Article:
Clear Sable (Ay)

Dominant yellow (also known as clear sable or fawn) describes a phenotype with a white, yellow or red base color in all pigmented areas and little to no dark-tipped hairs.

What is Dominant Yellow?

Dogs with a dominant yellow have a solid white, yellow or red coat in all pigmented areas. In contrast to a shaded yellow pattern a dominant yellow dog has very little or no dark shading (meaning coat with dark hair tips).

Sable Coat Color Dog Dominant Yellow Pembroke Welsh Corgi

Minimal amounts of black hair tips can often still be found on the ears, the back or on the violet gland located on the upper surface of the tail.

Puppies are often born with more shading but will fade to clear sable by the time they get their adult coat.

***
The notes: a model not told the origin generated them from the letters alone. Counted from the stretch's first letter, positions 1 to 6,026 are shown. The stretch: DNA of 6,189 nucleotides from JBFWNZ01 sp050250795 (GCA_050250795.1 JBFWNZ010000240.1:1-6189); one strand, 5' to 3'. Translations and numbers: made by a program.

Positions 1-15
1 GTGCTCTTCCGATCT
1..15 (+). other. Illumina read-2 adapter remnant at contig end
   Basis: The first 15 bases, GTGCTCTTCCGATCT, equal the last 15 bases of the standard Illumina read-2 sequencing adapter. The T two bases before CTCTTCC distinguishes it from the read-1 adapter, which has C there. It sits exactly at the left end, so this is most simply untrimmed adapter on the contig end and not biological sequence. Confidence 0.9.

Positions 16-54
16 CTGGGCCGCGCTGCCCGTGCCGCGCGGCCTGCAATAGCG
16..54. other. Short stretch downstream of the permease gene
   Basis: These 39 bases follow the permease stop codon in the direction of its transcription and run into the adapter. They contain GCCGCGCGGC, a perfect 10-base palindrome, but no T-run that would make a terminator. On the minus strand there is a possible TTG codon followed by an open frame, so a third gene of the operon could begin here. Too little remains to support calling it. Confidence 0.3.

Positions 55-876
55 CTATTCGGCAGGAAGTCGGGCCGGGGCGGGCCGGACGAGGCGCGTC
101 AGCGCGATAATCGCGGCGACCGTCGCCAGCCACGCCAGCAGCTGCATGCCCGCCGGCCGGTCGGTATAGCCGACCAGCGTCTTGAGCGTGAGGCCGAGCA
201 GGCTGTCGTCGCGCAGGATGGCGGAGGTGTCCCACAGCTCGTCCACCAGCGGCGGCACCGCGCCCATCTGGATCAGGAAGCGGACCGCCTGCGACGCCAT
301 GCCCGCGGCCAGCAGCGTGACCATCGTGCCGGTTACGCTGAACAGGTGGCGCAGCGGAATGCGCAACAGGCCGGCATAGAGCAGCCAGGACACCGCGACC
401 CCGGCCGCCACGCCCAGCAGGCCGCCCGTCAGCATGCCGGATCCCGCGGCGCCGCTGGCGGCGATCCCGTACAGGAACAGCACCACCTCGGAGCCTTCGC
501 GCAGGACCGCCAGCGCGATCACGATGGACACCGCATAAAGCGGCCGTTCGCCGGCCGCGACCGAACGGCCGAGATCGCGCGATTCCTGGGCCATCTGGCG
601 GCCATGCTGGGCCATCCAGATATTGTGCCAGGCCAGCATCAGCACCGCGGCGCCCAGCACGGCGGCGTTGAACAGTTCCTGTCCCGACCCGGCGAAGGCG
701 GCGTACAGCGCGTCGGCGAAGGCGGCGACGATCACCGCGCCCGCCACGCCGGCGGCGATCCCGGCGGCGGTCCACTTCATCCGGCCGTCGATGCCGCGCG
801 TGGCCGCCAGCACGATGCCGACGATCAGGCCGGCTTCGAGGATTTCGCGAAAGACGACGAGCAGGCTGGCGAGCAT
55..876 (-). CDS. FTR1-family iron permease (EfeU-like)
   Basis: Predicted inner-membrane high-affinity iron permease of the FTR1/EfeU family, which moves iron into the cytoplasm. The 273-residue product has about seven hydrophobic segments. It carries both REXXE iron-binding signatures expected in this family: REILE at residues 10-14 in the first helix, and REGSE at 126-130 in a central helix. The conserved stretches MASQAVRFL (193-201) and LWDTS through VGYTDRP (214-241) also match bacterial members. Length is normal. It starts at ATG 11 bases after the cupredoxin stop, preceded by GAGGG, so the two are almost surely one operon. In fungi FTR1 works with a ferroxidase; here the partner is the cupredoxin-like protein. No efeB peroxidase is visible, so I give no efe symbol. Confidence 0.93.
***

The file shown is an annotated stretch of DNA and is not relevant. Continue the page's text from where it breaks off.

Sable Coat Color Dog Dominant Yellow puppy shading

Clear Sable can hide coat colors and patterns that need some eumelanin to be visible (e.g. merle, greying, liver, dilution). But clear sable dogs can still display brindle, masks or countershading depending on their genotype.

Btw, melanistic masks can sometimes cause more shading than expected even on a dominant yellow dog.

Sable Coat Color Dog Dominant Yellow mask shading

Some solid dominant yellow dogs can resemble dogs with a recessive red coat since both phenotypes don’t express eumelanin.

But in comparison, dominant yellow dogs usually have black whiskers and a solid nose pigment while recessive red dogs usually have white whiskers and fading nose pigment.